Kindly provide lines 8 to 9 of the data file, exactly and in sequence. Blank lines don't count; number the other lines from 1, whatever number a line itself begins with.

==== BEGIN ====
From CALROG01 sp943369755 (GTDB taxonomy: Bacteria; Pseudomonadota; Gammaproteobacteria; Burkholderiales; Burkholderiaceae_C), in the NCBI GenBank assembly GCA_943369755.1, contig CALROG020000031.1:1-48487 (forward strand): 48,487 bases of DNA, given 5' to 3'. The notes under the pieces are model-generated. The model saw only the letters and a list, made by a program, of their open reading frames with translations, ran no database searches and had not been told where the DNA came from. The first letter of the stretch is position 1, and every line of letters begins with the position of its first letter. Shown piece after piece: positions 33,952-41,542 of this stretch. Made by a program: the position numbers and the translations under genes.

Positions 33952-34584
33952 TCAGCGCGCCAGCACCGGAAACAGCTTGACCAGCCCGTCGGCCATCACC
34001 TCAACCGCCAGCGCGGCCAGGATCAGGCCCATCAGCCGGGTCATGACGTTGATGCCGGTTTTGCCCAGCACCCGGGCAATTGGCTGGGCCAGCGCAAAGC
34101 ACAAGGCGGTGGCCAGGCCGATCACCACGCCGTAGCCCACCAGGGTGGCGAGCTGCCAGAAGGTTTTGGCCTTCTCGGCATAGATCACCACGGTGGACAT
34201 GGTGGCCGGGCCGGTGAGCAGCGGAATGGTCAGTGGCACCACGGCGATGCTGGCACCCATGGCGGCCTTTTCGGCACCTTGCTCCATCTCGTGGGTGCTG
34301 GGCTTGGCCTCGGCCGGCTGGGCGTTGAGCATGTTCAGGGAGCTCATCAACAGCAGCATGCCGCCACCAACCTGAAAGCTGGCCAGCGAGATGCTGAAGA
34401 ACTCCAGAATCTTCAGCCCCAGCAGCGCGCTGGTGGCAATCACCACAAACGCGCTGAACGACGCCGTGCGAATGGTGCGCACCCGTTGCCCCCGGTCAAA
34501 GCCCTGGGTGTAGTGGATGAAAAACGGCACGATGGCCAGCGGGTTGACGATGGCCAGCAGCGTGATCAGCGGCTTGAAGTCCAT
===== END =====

34401 ACTCCAGAATCTTCAGCCCCAGCAGCGCGCTGGTGGCAATCACCACAAACGCGCTGAACGACGCCGTGCGAATGGTGCGCACCCGTTGCCCCCGGTCAAA
34501 GCCCTGGGTGTAGTGGATGAAAAACGGCACGATGGCCAGCGGGTTGACGATGGCCAGCAGCGTGATCAGCGGCTTGAAGTCCAT